America's electoral machinery has always been quaintly anachronistic. But is it now reaching breaking point?by Tom Clark and David McAllister / October 2, 2020 / Leave a comment
Electoral systems are a subject for nerds in very thick glasses—until the moment something goes wrong.
Before 2000, the “college” of elders that America’s founding fathers had imagined would wisely pick a president was a quaint anachronism. Its potential to turn a loser into a winner was of theoretical interest only, since it hadn’t happened in well over a century. Even when George W Bush triumphed with marginally fewer votes than Al Gore in that year, it looked like a fluke produced by the very close result.
In all other modern elections, the College had worked to multiply the more popular candidates’ advantage several-fold, the only exceptions being three photo-finishes, two (1960, 1968) where leads of less than a point were magnified by more than you would have expected, and then 2000, when the process went into reverse. In general, typical leads (like 2008) and landslides (like 1984) were often multiplied in much the same way.
Losing by winning
In 2016, Hillary Clinton was the first candidate in well over a century to lose after winning the popular vote by more than one point. But this could become a pattern. Analyst Nate Silver’s numbers suggest that, even if Biden is a couple of points clear, the odds will be against him unless he reaches nothing short of a resounding lead. From here, it isn’t hard to think that America’s shifting psephology has become a permanent handicap for the Democrats.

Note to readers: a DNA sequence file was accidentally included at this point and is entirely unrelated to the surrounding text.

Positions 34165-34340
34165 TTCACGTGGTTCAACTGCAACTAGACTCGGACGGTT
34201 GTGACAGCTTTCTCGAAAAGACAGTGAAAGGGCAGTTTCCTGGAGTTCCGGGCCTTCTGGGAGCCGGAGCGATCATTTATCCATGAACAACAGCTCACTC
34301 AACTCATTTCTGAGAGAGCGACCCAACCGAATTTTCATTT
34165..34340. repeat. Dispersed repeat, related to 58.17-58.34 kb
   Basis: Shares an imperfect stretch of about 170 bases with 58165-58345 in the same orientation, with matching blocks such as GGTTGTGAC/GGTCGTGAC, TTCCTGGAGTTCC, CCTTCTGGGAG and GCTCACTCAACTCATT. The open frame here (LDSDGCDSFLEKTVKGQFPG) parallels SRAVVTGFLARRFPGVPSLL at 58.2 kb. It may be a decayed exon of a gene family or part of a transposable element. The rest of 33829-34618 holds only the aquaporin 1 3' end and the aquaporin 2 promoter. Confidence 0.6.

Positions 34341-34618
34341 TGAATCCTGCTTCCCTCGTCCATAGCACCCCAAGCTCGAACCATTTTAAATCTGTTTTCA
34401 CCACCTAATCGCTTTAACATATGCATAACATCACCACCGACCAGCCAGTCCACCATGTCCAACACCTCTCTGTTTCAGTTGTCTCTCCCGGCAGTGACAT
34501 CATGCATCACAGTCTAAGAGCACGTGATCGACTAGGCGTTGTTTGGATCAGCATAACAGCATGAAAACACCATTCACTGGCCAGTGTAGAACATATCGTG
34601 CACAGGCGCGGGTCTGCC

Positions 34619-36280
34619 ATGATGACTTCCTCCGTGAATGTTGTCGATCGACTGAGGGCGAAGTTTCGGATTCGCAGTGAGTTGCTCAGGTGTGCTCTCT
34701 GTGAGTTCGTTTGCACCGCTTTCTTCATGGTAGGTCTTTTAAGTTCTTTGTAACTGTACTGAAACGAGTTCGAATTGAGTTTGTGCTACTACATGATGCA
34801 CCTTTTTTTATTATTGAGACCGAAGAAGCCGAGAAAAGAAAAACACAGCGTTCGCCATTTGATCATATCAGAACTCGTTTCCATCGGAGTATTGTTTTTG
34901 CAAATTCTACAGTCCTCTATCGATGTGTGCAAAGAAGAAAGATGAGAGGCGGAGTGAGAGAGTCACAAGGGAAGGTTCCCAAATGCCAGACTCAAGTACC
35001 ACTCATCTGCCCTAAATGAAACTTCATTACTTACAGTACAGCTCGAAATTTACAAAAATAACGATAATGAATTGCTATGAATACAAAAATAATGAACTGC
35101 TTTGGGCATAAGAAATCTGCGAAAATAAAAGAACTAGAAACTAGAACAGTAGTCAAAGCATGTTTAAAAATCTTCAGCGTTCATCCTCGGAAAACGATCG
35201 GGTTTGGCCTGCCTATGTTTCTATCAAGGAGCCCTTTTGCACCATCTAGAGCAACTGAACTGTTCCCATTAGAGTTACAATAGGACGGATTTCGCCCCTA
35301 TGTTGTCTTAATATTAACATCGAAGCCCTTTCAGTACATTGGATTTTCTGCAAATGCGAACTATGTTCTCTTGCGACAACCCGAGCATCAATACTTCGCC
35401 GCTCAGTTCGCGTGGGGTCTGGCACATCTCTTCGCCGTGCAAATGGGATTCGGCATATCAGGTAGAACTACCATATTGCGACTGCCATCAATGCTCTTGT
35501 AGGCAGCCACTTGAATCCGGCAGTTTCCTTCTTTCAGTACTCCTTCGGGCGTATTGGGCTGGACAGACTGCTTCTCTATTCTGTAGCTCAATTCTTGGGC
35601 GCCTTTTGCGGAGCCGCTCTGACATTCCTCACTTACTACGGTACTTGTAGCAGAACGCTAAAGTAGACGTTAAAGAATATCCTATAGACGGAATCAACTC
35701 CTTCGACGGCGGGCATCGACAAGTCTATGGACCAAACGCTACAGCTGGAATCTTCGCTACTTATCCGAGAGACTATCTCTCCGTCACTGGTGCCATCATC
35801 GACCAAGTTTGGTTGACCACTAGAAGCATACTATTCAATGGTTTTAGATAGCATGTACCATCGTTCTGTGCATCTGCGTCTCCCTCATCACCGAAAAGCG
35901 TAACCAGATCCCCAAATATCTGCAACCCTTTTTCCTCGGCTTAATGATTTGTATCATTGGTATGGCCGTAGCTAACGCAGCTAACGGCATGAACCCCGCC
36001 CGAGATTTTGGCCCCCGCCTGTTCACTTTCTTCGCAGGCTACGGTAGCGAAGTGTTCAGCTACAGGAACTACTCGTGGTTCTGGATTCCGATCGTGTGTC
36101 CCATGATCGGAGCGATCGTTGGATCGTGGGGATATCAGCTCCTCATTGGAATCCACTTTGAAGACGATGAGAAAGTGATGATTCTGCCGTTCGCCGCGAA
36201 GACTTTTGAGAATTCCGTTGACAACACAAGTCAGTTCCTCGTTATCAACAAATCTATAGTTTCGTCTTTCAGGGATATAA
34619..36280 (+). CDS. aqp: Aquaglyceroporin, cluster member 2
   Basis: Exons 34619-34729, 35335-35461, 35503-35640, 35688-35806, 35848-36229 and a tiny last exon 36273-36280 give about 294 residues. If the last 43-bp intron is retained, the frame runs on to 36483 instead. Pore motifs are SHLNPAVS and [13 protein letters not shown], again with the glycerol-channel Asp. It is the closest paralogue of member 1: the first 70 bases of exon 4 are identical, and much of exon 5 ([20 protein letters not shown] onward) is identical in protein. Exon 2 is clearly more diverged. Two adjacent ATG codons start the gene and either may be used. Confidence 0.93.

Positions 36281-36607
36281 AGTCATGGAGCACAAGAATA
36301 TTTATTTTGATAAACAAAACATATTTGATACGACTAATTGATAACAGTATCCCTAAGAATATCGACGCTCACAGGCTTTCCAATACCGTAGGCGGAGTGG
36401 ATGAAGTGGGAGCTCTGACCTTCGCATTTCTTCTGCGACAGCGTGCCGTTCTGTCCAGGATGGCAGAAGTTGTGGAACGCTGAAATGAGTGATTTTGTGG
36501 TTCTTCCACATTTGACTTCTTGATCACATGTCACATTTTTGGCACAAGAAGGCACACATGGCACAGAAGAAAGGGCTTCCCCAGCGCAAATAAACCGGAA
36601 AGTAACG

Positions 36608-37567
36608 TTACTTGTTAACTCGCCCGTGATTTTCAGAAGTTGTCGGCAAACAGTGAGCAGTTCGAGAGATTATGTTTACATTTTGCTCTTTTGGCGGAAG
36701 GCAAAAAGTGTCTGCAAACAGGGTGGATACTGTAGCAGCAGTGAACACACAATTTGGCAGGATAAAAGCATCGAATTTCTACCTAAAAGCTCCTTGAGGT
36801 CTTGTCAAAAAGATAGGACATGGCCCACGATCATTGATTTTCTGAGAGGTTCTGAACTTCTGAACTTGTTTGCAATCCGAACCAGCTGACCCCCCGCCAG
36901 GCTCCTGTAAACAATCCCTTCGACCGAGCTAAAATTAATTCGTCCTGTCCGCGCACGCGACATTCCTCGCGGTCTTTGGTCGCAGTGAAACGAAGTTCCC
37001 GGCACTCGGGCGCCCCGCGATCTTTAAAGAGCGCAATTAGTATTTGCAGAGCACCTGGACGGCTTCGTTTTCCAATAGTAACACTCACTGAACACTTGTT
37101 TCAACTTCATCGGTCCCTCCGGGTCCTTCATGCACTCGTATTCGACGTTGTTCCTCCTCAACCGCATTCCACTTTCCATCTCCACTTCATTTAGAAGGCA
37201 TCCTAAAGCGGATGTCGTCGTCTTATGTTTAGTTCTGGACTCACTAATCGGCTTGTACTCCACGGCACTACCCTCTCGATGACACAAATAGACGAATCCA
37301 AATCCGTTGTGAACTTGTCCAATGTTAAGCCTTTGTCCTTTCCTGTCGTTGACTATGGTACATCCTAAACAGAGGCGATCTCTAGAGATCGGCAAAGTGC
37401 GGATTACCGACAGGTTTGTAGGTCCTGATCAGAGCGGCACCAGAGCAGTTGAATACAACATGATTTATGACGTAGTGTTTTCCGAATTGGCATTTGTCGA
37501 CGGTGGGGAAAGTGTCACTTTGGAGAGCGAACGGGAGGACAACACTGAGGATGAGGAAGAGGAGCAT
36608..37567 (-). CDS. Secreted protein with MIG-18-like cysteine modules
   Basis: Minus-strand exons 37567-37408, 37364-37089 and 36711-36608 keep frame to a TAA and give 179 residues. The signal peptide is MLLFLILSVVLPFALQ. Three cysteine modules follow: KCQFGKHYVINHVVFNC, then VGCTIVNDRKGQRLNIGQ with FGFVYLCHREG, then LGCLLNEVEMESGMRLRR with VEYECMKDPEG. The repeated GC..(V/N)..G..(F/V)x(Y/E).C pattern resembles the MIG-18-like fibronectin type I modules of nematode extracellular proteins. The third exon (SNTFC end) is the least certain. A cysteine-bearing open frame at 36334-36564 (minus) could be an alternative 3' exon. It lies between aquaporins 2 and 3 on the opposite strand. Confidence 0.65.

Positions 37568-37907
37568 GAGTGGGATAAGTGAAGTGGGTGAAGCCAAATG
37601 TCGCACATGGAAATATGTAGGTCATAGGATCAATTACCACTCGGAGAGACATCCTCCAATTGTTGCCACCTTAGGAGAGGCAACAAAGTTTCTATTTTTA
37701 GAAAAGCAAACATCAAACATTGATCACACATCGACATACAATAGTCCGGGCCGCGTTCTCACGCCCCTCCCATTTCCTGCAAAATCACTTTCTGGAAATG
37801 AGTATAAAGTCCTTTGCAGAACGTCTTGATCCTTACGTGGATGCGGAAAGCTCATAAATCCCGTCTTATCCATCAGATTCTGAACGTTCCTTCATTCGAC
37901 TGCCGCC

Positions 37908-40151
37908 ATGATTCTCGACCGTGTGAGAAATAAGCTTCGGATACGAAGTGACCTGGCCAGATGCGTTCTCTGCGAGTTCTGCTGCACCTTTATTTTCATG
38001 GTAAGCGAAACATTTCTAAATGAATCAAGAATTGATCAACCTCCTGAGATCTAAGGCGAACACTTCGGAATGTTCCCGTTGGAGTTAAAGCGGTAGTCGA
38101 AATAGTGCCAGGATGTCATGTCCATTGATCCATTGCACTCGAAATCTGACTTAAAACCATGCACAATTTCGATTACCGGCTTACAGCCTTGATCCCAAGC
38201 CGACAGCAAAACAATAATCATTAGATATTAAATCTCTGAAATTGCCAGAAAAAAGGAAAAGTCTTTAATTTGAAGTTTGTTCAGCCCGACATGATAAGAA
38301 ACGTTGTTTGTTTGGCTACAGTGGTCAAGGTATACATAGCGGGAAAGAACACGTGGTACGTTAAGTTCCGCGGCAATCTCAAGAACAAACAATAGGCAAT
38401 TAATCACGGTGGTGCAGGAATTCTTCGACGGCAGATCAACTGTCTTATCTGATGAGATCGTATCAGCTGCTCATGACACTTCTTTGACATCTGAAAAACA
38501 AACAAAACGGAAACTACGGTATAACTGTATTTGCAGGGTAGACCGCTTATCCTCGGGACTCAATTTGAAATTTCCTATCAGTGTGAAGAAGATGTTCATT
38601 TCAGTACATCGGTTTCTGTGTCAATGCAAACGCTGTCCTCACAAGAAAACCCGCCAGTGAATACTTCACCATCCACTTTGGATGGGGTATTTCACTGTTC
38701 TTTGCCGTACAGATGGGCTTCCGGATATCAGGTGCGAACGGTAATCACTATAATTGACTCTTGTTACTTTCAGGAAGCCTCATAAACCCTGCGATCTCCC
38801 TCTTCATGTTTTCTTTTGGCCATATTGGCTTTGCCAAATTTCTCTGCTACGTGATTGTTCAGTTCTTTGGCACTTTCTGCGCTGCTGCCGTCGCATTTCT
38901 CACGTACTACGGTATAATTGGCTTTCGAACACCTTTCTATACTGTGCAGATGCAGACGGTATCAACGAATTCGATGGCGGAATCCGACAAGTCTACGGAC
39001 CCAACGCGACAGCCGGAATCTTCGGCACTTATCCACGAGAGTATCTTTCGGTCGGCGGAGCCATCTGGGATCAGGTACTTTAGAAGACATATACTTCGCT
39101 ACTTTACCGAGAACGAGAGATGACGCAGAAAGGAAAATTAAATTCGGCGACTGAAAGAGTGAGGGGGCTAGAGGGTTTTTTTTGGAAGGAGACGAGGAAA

Faith no more
And if all of that weren’t explosive enough, nothing in the constitution obliges the 538 individual electors who make up the College to follow the popular vote in their state (though sometimes state laws do). In the century of elections before 2016, no more than one ever went rogue; but last time ten tried to go their own way, and seven succeeded. This time, amid expectations of chicanery, it’s time to don the thick glasses and swot up on those fusty old rules.
Sources: Chart 1: Election figures from uselectionatlas.org by Dave Leip. Chart 2: Analysis from Nate Silver of FiveThirtyEight.com, September 2020. US Map Courtesy Setyo Ari Wibowo, Noun Project